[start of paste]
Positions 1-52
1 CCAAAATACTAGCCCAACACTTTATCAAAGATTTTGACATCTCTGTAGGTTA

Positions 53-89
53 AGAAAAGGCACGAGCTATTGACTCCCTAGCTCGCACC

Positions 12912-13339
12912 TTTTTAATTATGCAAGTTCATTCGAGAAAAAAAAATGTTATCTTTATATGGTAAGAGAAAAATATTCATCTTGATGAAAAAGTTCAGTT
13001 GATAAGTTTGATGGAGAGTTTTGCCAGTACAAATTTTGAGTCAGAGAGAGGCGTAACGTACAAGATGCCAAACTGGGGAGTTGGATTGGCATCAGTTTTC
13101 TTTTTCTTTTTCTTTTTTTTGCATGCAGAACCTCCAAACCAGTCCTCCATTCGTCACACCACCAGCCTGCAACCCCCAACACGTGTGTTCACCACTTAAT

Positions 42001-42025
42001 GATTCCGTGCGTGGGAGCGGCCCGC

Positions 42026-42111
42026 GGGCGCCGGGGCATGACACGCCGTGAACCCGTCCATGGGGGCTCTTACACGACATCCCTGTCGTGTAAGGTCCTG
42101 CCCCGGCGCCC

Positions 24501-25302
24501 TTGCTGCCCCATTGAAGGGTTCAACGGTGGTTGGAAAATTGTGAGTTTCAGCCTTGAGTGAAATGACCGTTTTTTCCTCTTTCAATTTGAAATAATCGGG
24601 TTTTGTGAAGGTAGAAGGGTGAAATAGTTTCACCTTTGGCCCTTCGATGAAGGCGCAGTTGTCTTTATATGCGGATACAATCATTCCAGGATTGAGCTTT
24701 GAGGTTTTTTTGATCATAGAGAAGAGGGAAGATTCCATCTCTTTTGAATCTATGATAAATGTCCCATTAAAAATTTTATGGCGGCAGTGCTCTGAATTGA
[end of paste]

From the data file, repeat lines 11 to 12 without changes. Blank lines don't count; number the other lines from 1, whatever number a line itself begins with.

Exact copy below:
Positions 42026-42111
42026 GGGCGCCGGGGCATGACACGCCGTGAACCCGTCCATGGGGGCTCTTACACGACATCCCTGTCGTGTAAGGTCCTG